Last Saturday, two anglers from Braxton County (who wish
to remain anonymous because they were supposed to be at a corporate
seminar) were on a float trip from Glenville to Creston when they made a
Across the river from the mouth of Steer Creek, they
dropped anchor to hold position so they could spend a few hours fishing
for some of the big muskie that hang around the area.
After four hours of feeding gar and turtles, and not
seeing any muskie, they decided it was time to move on down the river
and find a place to camp. When they tried to lift their anchor from the
bottom, they found it was stuck. Since the river was relatively clear,
and not too deep, one of them dove over the side to retrieve the
As he followed the rope to the bottom, he found the
anchor was stuck in a wooden structure of some kind.
He returned to the boat and had his fishing buddy turn
on the sonar fish-finder to see if the shape and size of the anchor
grabber could be determined. The object was 16 feet wide and 32 feet
long. They finally retrieved the anchor, along with some of the boards
it had been stuck in.
The boards had at one time been painted white. They
could just make out the word “Iola” and beneath that in smaller
lettering was “Grantsville, W.Va.” The anglers made their camp that
evening at the industrial park, just above Grantsville, and hiked into
town with the intention of eating at one of
the restaurants, and seeing if anyone knew the story behind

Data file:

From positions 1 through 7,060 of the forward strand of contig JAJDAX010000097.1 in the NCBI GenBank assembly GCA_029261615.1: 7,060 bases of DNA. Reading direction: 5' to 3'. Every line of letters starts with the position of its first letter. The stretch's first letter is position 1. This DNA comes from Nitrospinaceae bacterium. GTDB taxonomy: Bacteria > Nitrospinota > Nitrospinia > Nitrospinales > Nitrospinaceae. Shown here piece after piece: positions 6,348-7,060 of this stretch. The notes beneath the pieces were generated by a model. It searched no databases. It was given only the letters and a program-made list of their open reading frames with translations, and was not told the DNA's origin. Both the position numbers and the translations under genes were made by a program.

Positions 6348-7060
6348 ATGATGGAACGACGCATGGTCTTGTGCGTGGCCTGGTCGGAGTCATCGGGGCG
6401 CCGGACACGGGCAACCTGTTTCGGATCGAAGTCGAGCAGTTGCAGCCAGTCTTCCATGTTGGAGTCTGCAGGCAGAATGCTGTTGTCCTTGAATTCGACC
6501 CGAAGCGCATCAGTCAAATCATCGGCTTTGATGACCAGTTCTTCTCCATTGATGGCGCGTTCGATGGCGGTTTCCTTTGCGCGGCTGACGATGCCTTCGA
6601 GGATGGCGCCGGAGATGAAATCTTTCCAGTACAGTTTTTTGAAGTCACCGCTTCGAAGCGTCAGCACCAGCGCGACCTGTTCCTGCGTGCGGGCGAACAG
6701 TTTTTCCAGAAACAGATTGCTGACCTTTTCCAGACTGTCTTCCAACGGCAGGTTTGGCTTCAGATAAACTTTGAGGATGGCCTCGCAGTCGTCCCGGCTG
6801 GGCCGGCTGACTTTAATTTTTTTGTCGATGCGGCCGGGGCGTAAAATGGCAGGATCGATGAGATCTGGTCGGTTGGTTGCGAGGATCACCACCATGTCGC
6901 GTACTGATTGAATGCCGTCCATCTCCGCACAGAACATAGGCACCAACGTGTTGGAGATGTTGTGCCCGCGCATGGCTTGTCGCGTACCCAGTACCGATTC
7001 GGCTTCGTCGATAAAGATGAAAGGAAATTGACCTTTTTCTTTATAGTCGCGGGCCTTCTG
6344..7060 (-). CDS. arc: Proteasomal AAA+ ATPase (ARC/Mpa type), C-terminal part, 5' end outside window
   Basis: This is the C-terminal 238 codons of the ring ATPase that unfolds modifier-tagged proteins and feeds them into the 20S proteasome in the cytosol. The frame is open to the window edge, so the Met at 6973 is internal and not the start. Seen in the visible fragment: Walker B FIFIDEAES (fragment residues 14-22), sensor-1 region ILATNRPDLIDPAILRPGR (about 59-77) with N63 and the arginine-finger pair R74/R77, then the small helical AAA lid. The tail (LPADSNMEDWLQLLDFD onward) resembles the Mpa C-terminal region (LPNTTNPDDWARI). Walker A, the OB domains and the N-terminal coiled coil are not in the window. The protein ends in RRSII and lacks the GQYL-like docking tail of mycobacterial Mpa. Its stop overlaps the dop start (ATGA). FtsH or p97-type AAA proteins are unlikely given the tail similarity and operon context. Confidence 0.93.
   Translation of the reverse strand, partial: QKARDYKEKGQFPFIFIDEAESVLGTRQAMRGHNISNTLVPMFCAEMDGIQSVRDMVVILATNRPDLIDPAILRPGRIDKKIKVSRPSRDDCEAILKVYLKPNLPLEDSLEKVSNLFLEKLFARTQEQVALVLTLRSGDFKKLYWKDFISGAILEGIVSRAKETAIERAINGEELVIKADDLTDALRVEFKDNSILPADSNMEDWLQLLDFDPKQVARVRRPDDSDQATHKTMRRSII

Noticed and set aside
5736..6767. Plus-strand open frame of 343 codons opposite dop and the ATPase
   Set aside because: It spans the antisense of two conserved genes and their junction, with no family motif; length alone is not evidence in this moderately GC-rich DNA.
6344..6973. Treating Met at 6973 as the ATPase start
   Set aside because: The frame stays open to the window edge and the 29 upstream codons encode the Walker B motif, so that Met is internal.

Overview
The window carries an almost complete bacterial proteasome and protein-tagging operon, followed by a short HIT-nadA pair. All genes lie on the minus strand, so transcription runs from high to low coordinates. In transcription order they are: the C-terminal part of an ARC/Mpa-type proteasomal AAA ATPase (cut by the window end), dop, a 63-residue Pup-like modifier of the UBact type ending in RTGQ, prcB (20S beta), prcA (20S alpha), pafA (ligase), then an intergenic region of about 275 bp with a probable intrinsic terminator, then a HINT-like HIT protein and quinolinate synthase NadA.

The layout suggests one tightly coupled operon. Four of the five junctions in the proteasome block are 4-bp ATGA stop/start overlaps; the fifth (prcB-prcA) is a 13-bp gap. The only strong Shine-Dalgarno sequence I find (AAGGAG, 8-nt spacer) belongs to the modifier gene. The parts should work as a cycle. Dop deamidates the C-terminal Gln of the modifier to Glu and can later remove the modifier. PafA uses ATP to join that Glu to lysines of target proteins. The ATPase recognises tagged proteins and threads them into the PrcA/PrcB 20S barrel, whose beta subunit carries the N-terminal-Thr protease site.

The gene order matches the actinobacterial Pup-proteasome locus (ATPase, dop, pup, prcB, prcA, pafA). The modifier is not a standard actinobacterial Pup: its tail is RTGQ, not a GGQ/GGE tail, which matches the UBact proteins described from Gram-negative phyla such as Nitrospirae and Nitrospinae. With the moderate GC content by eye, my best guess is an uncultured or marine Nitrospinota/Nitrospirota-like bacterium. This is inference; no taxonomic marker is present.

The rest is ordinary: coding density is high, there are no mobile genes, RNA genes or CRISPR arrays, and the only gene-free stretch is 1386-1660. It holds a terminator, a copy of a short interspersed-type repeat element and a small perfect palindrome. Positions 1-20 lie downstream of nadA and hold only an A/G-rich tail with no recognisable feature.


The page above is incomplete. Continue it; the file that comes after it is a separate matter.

While walking down Main Street, they happened to pass by
the newly remodeled Family History Center during a meeting of Calhoun
They told their story to the society president, who was
not only interested in the story, but also made arrangements with the
two men to visit the site
for confirmation the next morning.
While it will take some time to secure funding for the
project, the president said that the site is a unique historical find:
“The Iola was tied up to a large sycamore tree just below Stumptown
during a flood in the spring of 1924.
the night, the boat broke loose from its moorings and was never seen
again. Until now, the Iola was nothing more than a footnote in history.
We hope to bring her back to life for all to see and enjoy.”
Calhoun Historical Society is seeking federal funding to
retrieve the boat piece by piece, along with any remaining contents, and
restore it as best as they can for use as an exhibit showcasing how
important Grantsville was to boat traffic and gasoline boat
manufacturing in the earliest decades of the 20th century.
--------------------- April Fools